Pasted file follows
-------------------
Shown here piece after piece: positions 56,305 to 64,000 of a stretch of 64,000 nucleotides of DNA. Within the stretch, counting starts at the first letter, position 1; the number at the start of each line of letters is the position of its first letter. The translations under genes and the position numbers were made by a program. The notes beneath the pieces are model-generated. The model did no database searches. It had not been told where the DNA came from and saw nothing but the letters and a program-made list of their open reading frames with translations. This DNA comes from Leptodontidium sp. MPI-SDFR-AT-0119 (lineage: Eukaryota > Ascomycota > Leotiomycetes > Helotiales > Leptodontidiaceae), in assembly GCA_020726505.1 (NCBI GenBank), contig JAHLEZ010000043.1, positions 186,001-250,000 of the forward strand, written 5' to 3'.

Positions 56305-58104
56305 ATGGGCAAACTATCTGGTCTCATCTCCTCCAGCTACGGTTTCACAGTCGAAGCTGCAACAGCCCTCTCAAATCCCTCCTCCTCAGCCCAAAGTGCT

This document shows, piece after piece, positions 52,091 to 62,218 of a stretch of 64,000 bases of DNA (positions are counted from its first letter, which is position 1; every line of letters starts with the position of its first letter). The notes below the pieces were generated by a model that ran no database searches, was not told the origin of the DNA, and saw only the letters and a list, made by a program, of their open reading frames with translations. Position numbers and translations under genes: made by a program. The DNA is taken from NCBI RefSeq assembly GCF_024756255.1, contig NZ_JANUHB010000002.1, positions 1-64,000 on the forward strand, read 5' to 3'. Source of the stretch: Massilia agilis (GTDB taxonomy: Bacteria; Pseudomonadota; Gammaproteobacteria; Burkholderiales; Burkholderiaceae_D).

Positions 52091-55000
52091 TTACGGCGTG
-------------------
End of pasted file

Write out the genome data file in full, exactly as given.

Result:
Shown here piece after piece: positions 56,305 to 64,000 of a stretch of 64,000 nucleotides of DNA. Within the stretch, counting starts at the first letter, position 1; the number at the start of each line of letters is the position of its first letter. The translations under genes and the position numbers were made by a program. The notes beneath the pieces are model-generated. The model did no database searches. It had not been told where the DNA came from and saw nothing but the letters and a program-made list of their open reading frames with translations. This DNA comes from Leptodontidium sp. MPI-SDFR-AT-0119 (lineage: Eukaryota > Ascomycota > Leotiomycetes > Helotiales > Leptodontidiaceae), in assembly GCA_020726505.1 (NCBI GenBank), contig JAHLEZ010000043.1, positions 186,001-250,000 of the forward strand, written 5' to 3'.

Positions 56305-58104
56305 ATGGGCAAACTATCTGGTCTCATCTCCTCCAGCTACGGTTTCACAGTCGAAGCTGCAACAGCCCTCTCAAATCCCTCCTCCTCAGCCCAAAGTGCT

This document shows, piece after piece, positions 52,091 to 62,218 of a stretch of 64,000 bases of DNA (positions are counted from its first letter, which is position 1; every line of letters starts with the position of its first letter). The notes below the pieces were generated by a model that ran no database searches, was not told the origin of the DNA, and saw only the letters and a list, made by a program, of their open reading frames with translations. Position numbers and translations under genes: made by a program. The DNA is taken from NCBI RefSeq assembly GCF_024756255.1, contig NZ_JANUHB010000002.1, positions 1-64,000 on the forward strand, read 5' to 3'. Source of the stretch: Massilia agilis (GTDB taxonomy: Bacteria; Pseudomonadota; Gammaproteobacteria; Burkholderiales; Burkholderiaceae_D).

Positions 52091-55000
52091 TTACGGCGTG